Sport is seen by the law as a special area whereby the law and legal systems does not directly interfere with the specific rules in relation to that particular sport.
For example the laws of the game – the rules by which a particular sport is played is not an arena where laws or legal systems will interfere.
The International Governing Body of a particular sport will be the regulator which develops the laws of the game of that sport. These will then be expected to be regulated in the various countries by the National Governing Bodies who regulate the various clubs which play in that particular country.
The International Governing Body will decide on any changes in the rules of how the actual sport will be played, any laws in relation to such things as the movement of players and in some cases disciplinary sanctions whereby they see fit.
If we take the example of English football, the International Governing Body and worldwide regulator is the Federation International de Football Association (FIFA), below FIFA will be the continental confederation which is responsible for the regulation of European Football, UEFA, below UEFA will be the Football Association (FA) which is responsible for the regulation of football in England, below the FA will be the regional Football Associations and the clubs which participate in England – both amateur and professional.
This pyramid structure is called the European Model of Sport and is mirrored across many different sports throughout Europe.
Another common feature of the European Model of Sport is the league system which is seen in football in England. The professional game is made up of 4 leagues which operate a system of promotion and relegation through them enabling all teams the potential to play in all of the leagues.
The North American model of Sport is much different to the European Model of Sport as each of the sports are overseen by one main regulator and the leagues are made up of geographical divisions with no possibility of promotion or relegation.
Despite sport being a separate institute from the Government in the UK there are various Governmental Bodies which have an involvement in Sport within England and Wales.
For example, the Department of Culture, Media and Sport (DCMS) work alongside such governmental agencies as UK Sport and Sport England to decide various policies in relation to sport in the UK and England.
These policies are in relation to such areas as the following:
These bodies would not become involved in relation to decisions made by sporting governing bodies which apply to the laws of the game of a particular sport.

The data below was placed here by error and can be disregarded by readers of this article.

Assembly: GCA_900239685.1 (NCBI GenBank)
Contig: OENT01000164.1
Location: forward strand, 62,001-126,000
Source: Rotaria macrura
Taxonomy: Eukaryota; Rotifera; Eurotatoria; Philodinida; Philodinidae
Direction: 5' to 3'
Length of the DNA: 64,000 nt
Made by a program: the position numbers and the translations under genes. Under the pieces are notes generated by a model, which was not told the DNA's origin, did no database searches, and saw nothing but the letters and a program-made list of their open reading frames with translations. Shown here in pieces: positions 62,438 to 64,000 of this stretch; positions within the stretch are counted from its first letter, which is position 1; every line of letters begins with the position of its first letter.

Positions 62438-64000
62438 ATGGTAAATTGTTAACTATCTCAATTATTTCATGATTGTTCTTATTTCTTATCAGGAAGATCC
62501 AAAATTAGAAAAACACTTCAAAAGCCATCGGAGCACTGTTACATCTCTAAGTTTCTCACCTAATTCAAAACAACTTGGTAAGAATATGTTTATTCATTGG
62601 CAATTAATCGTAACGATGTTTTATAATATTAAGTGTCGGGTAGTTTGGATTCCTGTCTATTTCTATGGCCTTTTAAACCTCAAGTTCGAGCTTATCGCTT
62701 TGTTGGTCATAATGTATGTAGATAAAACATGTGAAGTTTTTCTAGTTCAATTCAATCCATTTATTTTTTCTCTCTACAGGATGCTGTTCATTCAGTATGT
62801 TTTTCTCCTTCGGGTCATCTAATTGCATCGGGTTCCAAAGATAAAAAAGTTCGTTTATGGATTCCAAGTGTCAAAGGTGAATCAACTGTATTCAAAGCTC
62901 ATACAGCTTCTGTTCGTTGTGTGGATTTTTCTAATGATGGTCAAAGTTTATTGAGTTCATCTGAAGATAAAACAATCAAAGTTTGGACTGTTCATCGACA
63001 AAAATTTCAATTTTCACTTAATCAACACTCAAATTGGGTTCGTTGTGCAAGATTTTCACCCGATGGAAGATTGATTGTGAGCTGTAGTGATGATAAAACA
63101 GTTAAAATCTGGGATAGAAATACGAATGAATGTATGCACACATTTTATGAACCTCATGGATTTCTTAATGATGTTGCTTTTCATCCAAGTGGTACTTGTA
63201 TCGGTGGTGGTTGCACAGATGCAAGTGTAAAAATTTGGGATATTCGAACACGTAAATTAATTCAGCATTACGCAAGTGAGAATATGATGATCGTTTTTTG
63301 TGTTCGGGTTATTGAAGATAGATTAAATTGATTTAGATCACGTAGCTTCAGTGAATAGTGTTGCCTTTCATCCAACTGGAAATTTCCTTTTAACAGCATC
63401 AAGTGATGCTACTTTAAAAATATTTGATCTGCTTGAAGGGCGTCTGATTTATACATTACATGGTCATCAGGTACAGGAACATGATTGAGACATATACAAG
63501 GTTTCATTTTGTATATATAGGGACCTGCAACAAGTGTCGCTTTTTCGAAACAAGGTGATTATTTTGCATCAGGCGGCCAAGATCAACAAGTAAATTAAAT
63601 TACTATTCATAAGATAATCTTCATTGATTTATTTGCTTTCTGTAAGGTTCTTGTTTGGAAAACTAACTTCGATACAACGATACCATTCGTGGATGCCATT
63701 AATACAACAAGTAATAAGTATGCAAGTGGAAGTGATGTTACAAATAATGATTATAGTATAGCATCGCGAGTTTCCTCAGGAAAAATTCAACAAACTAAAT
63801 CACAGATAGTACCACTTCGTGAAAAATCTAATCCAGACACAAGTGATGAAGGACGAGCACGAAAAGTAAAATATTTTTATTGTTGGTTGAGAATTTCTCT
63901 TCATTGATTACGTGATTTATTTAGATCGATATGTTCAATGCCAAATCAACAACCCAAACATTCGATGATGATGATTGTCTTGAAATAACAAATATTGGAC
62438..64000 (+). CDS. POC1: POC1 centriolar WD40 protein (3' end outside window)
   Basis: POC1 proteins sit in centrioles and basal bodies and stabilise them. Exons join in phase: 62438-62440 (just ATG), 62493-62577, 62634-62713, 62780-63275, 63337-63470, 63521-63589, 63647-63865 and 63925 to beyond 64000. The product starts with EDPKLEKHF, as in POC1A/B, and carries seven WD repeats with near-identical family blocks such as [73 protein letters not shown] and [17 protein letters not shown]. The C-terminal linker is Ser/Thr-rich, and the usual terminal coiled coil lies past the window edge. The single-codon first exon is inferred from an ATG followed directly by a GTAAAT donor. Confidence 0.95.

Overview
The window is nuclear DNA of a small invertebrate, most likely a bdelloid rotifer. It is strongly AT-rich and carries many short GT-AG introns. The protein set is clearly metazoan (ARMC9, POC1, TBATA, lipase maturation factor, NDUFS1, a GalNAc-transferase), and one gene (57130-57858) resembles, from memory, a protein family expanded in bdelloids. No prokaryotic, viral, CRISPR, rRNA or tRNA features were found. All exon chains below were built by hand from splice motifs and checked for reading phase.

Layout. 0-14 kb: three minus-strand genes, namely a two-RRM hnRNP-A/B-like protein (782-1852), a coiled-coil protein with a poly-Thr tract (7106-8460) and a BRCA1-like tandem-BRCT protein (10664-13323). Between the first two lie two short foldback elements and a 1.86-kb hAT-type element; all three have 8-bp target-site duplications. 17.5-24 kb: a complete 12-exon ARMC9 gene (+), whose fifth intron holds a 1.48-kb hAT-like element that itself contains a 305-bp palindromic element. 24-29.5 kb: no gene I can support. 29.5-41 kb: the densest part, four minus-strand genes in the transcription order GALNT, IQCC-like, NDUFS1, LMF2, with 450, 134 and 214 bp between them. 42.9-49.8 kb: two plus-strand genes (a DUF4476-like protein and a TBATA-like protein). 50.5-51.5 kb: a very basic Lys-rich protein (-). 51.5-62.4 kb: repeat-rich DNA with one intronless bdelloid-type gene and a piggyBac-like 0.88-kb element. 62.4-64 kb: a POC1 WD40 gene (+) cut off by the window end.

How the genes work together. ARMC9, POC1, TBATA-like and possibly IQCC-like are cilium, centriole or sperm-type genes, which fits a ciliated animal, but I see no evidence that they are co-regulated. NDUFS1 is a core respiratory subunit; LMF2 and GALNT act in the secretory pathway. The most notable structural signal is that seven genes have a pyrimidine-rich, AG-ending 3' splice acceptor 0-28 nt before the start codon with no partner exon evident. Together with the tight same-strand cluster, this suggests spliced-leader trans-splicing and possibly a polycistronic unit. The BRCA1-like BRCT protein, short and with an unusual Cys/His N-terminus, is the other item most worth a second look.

There are also European Union bodies which have an involvement in sport. For example the Council of Europe has developed the European Sports Charter to develop one of its fundamental polices of Sport for All.
The European Sports Charter is a policy document outlining various responsibilities which European Union Member States must adhere to in order to achieve “Sport for All” throughout the European Union.
There are times when the law does get involved with sport; often they will be in relation to the following areas:
Often there are rules which have been put in place are viewed as arbitrary and provide the participants of the sport with less rights than those which are guaranteed for all citizens. This can be seen in the European Court of Justice decision in Bosman.
Many feel that UEFA’s current ruling on so called homegrown players may also be in breach of the rights to European Citizens guaranteed by the European Union.
In some cases the law intervenes in sport when the rights of participants are infringed by acts during that sport which are viewed as illegal. This would be the case in relation to both criminal and negligent acts taking place in the sporting context.
Often commercial decisions in relation to sport are not decisions which are taken which affect the laws of the game and can simply be viewed as agreements between commercial entities. This is the case in relation to competition law decisions in such areas as the selling of television rights to sporting contests.
Often the law will be required to protect the safety of spectators attending sporting contexts. For example England and Wales has laws regarding football banning orders and the European Union has laws in place under the European Convention on Spectator Violence.
There are also laws put in place regarding the condition of stadia in order to protect the spectators.
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